Monday, October 31, 2016


We had a guest from Oklahoma City this weekend. She has been a good friend since 1972 and has visited here several times. She brought Halibut with her and we enjoyed a meal with that on Friday. On Saturday I served tamales made by the mothers of my students over a queso I made, and I topped that with a fresh salsa.

For tonight we needed something simple.

Old school tomato soup from the can. Very much a comfort food for we 50's children.

With it, I put together a home made variation on an 80's phenomenon, Schlotsky's, a quasi muffuletta for the masses.

First I made an olive and pickled pepper salad with Inglehoffer stone ground mustard.

Then I shredded fresh Romaine leaves and added those to the mustard and olive blend.

Then I made sandwich stacks of salami, honey ham, and turkey breast and heated them, wrapped in foil, in a low oven.

I toasted some decent bread, and, while it was still hot, stacked it with cheddar jack. The hot meat went on the cheese to encourage it to melt. Then I spread a layer of the olive sald before I placed the other piece of toast on top.


Saturday, October 1, 2016

Not Your Mother's Meatloaf

I miss my mother. I do not miss her cooking.

Sure, I remember dishes she made well, and even make some of those to this day. One example would be the dish of okra, tomatoes and hominy baked with a layer of bacon. We kids called it the "Someone's Dead" casserole as she only made them to take to grieving families. Another would be the avocado and citrus fruit salad with sweet and sour onion dressing she made at Thanksgiving.

In all honesty, however, she didn't like to cook and the results showed that. Her meatloaf was an excellent example. She combined ground beef with a pouch of Lipton onion soup mix, made a loaf and painted it with ketchup. Then she cooked the life out of it. We always cut the leftover loaf in slices before we refrigerated it because otherwise it would have taken a chain saw to cut it.

This blog post is not her recipe. The recipe is my own, and the result of years trying different recipes from various sources and then changing things.


4 pounds Boston Blend  ground meat (60 percent beef, 40 percent pork)
1 large yellow onion, diced very small
1 carrot, diced very small
1 stalk celery, diced very small
1 small bell pepper, diced very small
6 golf ball size baby Portabella mushrooms, diced very small
3/4 cup panko bread crumbs
1/4 cup sour cream
1 egg, beaten
1 clove garlic, minced
2 Tablespoons Worcestershire sauce
6 or 7 slices thick sliced bacon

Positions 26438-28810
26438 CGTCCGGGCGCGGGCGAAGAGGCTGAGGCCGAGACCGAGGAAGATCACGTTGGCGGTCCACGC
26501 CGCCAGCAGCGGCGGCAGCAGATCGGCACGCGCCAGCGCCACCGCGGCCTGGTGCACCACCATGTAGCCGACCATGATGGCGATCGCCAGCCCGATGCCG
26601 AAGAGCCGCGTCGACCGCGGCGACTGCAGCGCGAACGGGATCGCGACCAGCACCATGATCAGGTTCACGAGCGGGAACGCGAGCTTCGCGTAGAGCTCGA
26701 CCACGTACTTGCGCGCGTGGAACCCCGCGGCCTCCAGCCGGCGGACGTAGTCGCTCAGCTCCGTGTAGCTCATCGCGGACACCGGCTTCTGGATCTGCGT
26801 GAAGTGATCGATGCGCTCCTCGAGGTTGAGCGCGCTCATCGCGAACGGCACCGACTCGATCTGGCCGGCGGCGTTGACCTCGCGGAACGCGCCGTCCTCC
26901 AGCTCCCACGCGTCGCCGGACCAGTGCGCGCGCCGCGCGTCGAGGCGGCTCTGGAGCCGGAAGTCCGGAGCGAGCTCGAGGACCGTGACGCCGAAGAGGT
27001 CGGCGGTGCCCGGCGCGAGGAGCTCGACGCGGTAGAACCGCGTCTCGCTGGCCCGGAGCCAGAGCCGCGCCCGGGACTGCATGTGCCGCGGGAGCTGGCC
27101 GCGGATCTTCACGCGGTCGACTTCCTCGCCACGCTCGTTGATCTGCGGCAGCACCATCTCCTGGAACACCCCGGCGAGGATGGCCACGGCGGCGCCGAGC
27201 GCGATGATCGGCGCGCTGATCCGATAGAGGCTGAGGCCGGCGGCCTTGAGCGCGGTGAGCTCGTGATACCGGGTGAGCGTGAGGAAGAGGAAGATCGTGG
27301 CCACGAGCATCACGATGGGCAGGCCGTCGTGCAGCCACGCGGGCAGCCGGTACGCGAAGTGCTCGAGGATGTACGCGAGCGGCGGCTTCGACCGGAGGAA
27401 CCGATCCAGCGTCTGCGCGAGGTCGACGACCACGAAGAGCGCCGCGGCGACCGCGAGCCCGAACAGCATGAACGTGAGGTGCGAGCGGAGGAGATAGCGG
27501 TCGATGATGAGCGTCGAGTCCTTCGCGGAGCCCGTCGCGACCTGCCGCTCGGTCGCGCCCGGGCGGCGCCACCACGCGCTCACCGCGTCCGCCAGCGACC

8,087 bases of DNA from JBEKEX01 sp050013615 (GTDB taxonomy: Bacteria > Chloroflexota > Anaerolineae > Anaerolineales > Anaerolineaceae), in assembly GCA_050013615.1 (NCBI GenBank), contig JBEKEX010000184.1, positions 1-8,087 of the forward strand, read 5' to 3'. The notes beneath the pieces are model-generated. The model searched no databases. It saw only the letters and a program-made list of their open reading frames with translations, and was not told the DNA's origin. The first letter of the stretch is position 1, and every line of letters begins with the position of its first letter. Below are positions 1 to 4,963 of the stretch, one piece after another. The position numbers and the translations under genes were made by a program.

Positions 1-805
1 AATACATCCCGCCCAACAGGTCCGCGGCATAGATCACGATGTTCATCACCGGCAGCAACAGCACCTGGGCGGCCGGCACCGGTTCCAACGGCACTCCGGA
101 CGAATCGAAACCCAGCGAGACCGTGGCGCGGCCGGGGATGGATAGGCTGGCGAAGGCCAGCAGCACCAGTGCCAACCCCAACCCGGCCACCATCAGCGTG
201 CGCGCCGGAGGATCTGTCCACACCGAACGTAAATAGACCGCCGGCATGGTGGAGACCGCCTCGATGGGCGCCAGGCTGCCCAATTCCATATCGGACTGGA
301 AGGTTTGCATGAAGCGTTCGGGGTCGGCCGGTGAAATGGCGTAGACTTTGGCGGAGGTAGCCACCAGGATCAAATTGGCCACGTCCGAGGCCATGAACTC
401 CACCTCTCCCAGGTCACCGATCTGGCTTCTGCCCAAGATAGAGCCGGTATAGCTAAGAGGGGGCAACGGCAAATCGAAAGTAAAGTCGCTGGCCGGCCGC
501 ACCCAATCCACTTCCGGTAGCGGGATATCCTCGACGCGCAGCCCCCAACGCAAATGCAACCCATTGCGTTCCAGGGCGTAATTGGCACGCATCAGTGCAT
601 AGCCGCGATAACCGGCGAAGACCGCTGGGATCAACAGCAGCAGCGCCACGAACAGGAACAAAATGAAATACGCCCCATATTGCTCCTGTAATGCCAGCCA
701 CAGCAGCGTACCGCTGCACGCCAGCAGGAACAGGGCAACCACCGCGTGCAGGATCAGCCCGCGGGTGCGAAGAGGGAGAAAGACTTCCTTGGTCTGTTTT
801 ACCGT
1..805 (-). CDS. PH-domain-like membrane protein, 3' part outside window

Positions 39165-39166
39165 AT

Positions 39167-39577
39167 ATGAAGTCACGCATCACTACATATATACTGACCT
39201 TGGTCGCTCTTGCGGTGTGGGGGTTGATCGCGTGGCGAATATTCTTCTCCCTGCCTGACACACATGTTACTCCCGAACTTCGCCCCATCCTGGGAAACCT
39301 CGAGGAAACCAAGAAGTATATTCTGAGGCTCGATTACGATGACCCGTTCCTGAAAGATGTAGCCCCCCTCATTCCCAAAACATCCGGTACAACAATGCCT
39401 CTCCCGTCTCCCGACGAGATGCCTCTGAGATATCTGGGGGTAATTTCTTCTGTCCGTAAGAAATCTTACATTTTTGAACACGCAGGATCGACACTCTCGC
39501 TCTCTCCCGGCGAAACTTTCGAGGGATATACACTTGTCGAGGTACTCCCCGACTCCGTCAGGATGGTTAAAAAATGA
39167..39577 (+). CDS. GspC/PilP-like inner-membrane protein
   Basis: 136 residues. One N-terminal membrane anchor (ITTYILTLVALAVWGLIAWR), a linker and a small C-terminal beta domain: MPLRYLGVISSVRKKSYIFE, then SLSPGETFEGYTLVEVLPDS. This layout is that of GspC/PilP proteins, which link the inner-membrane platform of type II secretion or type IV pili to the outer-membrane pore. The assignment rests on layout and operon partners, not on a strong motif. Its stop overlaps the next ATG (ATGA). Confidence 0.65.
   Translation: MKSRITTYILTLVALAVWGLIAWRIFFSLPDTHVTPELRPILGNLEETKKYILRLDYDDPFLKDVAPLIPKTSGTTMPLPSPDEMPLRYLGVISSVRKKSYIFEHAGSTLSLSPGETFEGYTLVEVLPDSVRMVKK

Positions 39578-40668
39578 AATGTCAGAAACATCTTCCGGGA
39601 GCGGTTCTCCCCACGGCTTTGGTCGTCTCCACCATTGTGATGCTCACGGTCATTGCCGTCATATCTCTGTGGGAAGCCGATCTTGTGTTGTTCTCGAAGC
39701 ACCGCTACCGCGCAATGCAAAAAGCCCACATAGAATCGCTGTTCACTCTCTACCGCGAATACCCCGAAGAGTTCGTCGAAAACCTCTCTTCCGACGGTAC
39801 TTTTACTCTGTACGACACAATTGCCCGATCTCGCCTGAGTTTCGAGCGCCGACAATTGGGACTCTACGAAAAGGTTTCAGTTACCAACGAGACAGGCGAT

seasoned salt and pepper

1 cup barbecue sauce*


Set the oven to 375 degrees and place the rack on the low middle level.

Heat 2 Tablespoons olive oil in a large saute pan over medium low heat. Add the onion, bell pepper, carrot, celery, mushroom, and garlic. Lightly salt the mixture to encourage the juices to exude. Saute the mixture slowly until the vegetables are well cooked and beginning to dry out. Take the saute pan from the heat but leave the vegetables in the pan and allow them to continue steaming as they cool.

Combine the meat, panko, sour cream, egg, and Worcestershire sauce in a large bowl. Add salt and pepper. I use around a Tablespoon of seasoned salt and two teaspoons of ground pepper. Mix well with your hands until well blended. Add the vegetables while still warm but no longer hot. Mix them into the mixture by hand. Try not to compact the loaf too tightly. Form a long loaf and place it in a foil lined roasting pan.

Paint the loaf with the barbecue sauce. Use the bacon strips to cover the loaf from end to end.

Roast the loaf to an internal temperature of 150 degrees. The  cook time will be around 80 minutes. By then the bacon will be dark brown and cooked, although not necessarily crisp since it sits on the sauce.

Allow the roast to rest for 15 minutes while plating the remainder of the meal.

May I suggest twice baked mashed potatoes and mushroom cream gravy?

*Easy homemade Barbecue Sauce

1 small can tomato sauce
1/4 cup yellow mustard
1 Tablespoon Worcestershire sauce
1/4 cup industrial grade maple syrup
1/4 cup cider vinegar
1 teaspoon garlic powder
1/2 teaspoon smoked paprika

Adjust the maple syrup vinegar amounts to suit your sweet and sour prefernces then add
salt and pepper and sriracha to taste.